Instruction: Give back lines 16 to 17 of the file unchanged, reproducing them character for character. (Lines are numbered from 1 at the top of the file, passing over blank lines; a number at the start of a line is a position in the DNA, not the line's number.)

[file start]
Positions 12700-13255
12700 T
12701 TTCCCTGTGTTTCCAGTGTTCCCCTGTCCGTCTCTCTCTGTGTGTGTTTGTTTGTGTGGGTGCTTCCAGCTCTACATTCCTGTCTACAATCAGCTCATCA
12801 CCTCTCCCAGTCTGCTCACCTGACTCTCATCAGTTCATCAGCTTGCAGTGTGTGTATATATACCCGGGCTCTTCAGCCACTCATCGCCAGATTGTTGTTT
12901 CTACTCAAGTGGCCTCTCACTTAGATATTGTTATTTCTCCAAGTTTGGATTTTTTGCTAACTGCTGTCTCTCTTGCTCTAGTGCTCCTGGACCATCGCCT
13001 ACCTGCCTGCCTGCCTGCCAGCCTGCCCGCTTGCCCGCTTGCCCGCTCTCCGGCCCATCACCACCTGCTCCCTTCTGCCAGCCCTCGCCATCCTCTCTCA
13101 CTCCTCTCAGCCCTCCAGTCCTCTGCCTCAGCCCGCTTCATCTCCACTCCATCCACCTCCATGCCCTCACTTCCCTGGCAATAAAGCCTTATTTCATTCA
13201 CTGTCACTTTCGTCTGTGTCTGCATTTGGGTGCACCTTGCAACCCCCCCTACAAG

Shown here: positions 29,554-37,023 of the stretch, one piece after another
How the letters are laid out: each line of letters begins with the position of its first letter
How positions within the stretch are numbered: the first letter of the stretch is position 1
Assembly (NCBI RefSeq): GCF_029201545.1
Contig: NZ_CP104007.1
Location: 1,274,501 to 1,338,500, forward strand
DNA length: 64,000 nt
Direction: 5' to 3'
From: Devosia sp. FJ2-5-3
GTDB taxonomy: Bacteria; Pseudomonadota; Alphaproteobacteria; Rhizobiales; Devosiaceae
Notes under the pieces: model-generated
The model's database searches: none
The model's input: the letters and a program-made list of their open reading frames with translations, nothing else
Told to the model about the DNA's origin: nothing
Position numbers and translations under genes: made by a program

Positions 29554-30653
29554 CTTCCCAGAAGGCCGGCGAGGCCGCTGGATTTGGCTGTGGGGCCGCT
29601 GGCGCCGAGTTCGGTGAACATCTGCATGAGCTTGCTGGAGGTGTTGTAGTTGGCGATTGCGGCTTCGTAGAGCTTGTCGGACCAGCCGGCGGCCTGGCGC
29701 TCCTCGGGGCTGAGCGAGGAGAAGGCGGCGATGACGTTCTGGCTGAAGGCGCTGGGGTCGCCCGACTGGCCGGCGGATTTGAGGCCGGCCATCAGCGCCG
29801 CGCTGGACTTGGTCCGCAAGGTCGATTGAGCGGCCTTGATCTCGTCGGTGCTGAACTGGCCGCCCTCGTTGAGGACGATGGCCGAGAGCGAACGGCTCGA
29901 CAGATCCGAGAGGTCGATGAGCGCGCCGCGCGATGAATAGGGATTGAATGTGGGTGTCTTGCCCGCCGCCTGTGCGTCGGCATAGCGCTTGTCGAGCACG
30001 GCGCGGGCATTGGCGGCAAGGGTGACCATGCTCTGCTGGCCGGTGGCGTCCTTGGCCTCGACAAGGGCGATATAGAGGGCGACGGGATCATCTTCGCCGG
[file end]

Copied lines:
Direction: 5' to 3'
From: Devosia sp. FJ2-5-3